Then basically at 3:00, I gotta pick up my kids at school. And I carry them to my house. They’re old enough, you know, my oldest son’s old enough to watch the other two.
And then I’ll go back and work, and I’ll get home basically anywhere from 10 to 1:00 in the morning.
So what do you do after hours, after y’all close? Are you preparing the hogs?
Yeah. See, there you go again talking—that’s where it falls back that I cook anywhere from 20 to 23 hours a hog. And, see like last night, for instance, I had to leave the house at 2:00 this morning, and I had to go back down there, and I had to fire the meat again. Well, after you fire that meat, you can’t just actually walk off and leave it because grease fire is, that’s something that I’ve got to be real careful with, or anybody else should be real careful with. ‘Cause when you put live coals up under them hogs, and you got grease dripping on them live coals, it has a tendency to flame up. And you gotta make sure that ain’t gonna happen before you leave.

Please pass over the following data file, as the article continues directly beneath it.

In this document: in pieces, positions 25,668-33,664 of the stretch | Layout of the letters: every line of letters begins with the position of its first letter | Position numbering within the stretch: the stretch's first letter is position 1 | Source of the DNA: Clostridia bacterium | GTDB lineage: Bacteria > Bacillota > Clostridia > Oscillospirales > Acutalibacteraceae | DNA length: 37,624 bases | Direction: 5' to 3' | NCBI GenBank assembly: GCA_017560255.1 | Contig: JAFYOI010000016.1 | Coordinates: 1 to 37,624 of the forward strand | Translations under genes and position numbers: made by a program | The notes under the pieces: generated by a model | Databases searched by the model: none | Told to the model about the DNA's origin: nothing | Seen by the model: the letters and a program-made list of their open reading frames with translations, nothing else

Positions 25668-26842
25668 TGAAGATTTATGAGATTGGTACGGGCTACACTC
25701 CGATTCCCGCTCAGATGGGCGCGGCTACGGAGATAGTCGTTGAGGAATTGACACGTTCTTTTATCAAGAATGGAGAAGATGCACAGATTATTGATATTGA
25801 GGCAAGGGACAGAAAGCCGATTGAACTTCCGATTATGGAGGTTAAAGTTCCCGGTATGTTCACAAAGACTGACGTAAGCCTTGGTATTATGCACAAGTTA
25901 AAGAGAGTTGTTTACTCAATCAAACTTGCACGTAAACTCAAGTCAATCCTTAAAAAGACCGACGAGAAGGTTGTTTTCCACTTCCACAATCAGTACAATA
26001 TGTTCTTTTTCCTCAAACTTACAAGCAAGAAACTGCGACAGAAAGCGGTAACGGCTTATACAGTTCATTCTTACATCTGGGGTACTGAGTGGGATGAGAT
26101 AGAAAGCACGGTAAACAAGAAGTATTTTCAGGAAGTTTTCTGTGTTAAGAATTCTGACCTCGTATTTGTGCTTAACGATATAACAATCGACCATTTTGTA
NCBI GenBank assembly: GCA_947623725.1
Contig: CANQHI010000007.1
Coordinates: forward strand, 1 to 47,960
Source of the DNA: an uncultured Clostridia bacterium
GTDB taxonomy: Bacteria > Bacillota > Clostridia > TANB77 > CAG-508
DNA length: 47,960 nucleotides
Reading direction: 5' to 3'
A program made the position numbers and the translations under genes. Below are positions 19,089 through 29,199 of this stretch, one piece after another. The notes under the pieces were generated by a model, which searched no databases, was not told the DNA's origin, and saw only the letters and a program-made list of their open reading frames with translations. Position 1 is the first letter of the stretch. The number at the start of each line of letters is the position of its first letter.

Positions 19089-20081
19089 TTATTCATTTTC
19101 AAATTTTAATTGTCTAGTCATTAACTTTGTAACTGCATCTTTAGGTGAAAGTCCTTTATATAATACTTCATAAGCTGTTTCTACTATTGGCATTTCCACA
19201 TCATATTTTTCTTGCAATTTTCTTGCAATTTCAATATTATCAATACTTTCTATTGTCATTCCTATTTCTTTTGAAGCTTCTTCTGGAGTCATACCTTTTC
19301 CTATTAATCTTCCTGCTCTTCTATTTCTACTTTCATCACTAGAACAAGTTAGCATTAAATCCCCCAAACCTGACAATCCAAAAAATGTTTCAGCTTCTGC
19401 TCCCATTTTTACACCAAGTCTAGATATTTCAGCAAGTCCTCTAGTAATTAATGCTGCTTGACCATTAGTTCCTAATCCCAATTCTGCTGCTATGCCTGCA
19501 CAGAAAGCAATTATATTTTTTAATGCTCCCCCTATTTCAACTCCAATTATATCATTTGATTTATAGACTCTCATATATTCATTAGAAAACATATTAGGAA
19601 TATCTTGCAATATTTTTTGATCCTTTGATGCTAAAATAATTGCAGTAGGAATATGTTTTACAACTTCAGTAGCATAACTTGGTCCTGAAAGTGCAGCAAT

And how much help do you have at the restaurant?
Basically, I’ve got three, I got me and one other lady, which she’s full time, and Mr. Carvill, the black man you seen. He helps me part time—which he’s retired. And when I got catering jobs like this, I got people that I hire out more or less to help me serve, stuff like that.
Do you have to come back to the armory and serve tonight?
So when, what time do you think you’re gonna get in bed?
(Laughs) I can’t answer that. I have no idea.
So you’re pushing 48 hours up and running today.
Wow. How do you see the future of your business? Would you like to turn it over to your boys someday, or is that just too far to think about?
No, I would let them make that choice. I look at it like, if they wanted to get, be interested in it, I’d show ‘em the ropes, I would help ‘em with it. But, in my own eyes, no, I would not like for them to do that. For one reason—the hours that’s involved in it. I don’t, I’ve hadn’t growed up in it, with Mr. and Mrs. Scott and actually been there as long as I have—see when I was going to high school and I was working there, I was working 80 hours a week going to high school.
And if I hadn’t done that, I never would’ve bought it from Mr. and Mrs. Scott. But it’s just something that I’ve growed in to. See, I average sleeping three hours a night, is what I average.